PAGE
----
Supporting loved ones: how to help someone struggling with alcohol and mental health - The Stratford Observer

Supporting loved ones: how to help someone struggling with alcohol and mental health

Stratford Editorial 13th Jul, 2023   0

Alcoholism is not just a personal issue but a problem for the entire family. It is hard to see someone you love suffering, and the worst part is that you might not be able do anything about it despite knowing about the deadly repercussions.

There are times when we confront the ones we love, but it doesn’t have any effect. The reason for that is our lack of understanding of the problem an alcoholic is facing and how to address it. Therefore, despite our best intentions, we start calling out their flaws and unintentionally force them to disconnect, which can be a huge mistake.

There are many things loved ones do intentionally or unintentionally that can worsen the problem, which is why it is crucial to learn how to help someone struggling with alcoholism and degrading their mental health support.

8 Tips to Help Someone You Love Struggling with Alcoholism

If you know someone who is struggling with alcohol addiction, there are several ways you can offer support and help. Here are some suggestions:

1. Enhance your knowledge of alcoholism to connect with alcoholics in a better way

Many people just start lecturing alcohol addicts without realizing the depth of the problem. Therefore, their words fall on deaf ears most of the time, rendering their efforts completely useless. Therefore, one should learn about alcohol addiction, its effects, and available treatment options. Understanding the challenges and complexities of addiction can help you provide informed support.

2. Nothing beats empathy and concern

Approach the person with empathy and express your concerns about their well-being. Start your alcohol advice by letting them know that you care about their health and are there to support them without judgment. Once you find a way to connect, it becomes easier to guide an alcoholic back to a quality life devoid of alcohol.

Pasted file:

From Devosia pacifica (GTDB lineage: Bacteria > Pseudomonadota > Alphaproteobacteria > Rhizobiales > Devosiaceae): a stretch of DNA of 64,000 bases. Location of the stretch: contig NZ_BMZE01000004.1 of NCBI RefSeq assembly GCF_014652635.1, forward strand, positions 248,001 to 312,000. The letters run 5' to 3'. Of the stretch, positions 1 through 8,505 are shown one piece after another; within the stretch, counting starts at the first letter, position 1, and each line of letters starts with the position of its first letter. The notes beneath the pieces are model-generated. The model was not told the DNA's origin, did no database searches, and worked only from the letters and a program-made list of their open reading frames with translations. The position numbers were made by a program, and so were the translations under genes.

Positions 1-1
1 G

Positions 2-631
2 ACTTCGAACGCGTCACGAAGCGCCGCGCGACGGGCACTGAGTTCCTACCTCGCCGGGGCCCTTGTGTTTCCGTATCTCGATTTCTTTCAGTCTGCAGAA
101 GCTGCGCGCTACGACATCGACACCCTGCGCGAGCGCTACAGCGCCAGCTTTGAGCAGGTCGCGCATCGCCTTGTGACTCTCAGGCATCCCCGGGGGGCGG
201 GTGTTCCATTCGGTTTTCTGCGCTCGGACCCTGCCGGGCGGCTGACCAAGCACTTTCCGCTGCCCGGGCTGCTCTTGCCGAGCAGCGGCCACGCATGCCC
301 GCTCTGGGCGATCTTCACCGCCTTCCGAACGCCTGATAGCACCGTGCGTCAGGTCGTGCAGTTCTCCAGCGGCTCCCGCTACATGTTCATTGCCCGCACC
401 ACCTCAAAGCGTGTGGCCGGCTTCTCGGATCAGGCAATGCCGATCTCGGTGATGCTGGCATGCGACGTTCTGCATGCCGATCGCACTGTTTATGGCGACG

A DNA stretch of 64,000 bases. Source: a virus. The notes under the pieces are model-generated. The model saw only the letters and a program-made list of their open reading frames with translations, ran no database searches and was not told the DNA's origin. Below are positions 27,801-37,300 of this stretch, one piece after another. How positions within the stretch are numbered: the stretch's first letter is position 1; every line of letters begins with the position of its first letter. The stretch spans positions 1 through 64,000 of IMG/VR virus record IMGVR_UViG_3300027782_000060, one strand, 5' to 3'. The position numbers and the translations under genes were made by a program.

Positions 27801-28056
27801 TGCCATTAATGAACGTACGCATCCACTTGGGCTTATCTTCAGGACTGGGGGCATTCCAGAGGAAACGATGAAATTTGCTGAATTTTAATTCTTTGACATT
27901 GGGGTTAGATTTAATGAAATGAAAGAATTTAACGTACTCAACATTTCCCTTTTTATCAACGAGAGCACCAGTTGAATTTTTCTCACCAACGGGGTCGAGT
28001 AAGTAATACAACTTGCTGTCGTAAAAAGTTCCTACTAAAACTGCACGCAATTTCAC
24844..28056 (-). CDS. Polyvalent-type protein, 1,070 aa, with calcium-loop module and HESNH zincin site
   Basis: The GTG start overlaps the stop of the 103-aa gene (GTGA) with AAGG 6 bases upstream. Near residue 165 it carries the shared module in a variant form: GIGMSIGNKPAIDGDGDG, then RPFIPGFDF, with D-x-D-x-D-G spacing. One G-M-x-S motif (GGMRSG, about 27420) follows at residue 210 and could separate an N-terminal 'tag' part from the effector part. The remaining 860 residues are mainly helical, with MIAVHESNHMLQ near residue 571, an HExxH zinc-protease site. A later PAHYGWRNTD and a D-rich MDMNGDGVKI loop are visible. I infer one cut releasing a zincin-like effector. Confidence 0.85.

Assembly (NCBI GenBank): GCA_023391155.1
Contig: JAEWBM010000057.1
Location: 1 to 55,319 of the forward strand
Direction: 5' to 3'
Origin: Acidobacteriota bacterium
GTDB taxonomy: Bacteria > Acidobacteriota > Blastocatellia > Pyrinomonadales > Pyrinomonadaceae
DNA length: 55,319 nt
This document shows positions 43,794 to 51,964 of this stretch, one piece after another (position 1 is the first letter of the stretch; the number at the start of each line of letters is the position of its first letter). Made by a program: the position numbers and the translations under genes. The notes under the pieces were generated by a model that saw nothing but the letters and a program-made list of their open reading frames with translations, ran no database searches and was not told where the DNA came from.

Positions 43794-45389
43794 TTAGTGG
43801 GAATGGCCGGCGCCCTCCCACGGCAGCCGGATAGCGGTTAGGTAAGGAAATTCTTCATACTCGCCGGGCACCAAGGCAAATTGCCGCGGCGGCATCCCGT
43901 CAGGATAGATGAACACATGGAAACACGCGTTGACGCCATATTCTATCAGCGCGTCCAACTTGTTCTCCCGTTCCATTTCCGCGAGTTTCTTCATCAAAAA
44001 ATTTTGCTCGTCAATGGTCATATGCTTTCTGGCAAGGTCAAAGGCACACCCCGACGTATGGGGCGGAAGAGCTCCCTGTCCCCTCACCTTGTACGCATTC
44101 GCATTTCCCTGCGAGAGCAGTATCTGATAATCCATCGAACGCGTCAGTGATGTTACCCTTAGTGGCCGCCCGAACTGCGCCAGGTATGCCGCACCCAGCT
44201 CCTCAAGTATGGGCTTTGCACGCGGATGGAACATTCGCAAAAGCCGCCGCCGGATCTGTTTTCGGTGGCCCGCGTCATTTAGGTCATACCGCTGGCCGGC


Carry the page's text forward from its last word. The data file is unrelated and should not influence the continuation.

3. Learn how to talk in a non-confrontational manner

A lot of times, efforts to redeem an alcoholic turn into mindless altercations that lead nowhere. Therefore, you should create a safe and non-confrontational environment where the person feels comfortable discussing their struggles with alcohol. Listen actively, validate their feelings, and be understanding.

4. Offer help on specific issues instead of taking a moral high ground and delivering a lecture

It is easy for a non-alcoholic to perceive an alcoholic as a person with the issue and start delivering lectures. It can be very patronizing and condescending, but most importantly – a complete waste of time. Such an approach can be counterproductive and might alienate you from your loved ones completely. Therefore, you should focus on providing meaningful help with alcohol. For instance, offer information about available resources, such as treatment centres, support groups, or therapists specializing in addiction. You can also offer to assist in finding appropriate treatment options or accompanying them to appointments if they’re willing.

5. Do not say things that provide an excuse for alcoholics to continue their addiction

Be mindful not to enable their addiction by covering up or making excuses for their behaviour. It is always better to encourage accountability and promote healthy choices by not participating in or facilitating situations that involve alcohol. Ask them to question themselves in a constructive way or relive anecdotes of past recovery of people you know instead of saying what they did was ‘right’ considering the situation they were in.

6. Always show patience and support no matter what happens during recovery

Recovery is a challenging and ongoing process. Offer your support and encourage their efforts to seek help or make positive changes. Understand that setbacks can happen, and it’s essential to maintain a non-judgmental stance.

7. Suggest healthy alternatives that actually work

Suggest engaging in activities or hobbies that promote a sober lifestyle. This can include exercise, pursuing creative outlets, joining recreational clubs or groups, or finding new interests to fill the void left by alcohol.

8. Encourage professional help

If your personal help does not seem to be working, suggest professional help from addiction specialists, counsellors, or therapists. Treatment options may include therapy, counselling, support groups like Alcoholics Anonymous (AA), or medically-assisted treatments.

Final Thoughts

Living a life along with a loved one who is an alcoholic is nightmarish. Especially if you are immediate family, you will have to bear the brunt of the struggles alongside the alcohol addict if you do not remedy the situation in time.

The first step to helping a struggling alcoholic is by widening one’s knowledge of the problem so that it becomes possible to offer the right alcohol advice. In case you are unable to convince the alcoholic to stop drinking, you can visit a private rehab in the UK with a proven track record and experienced staff.


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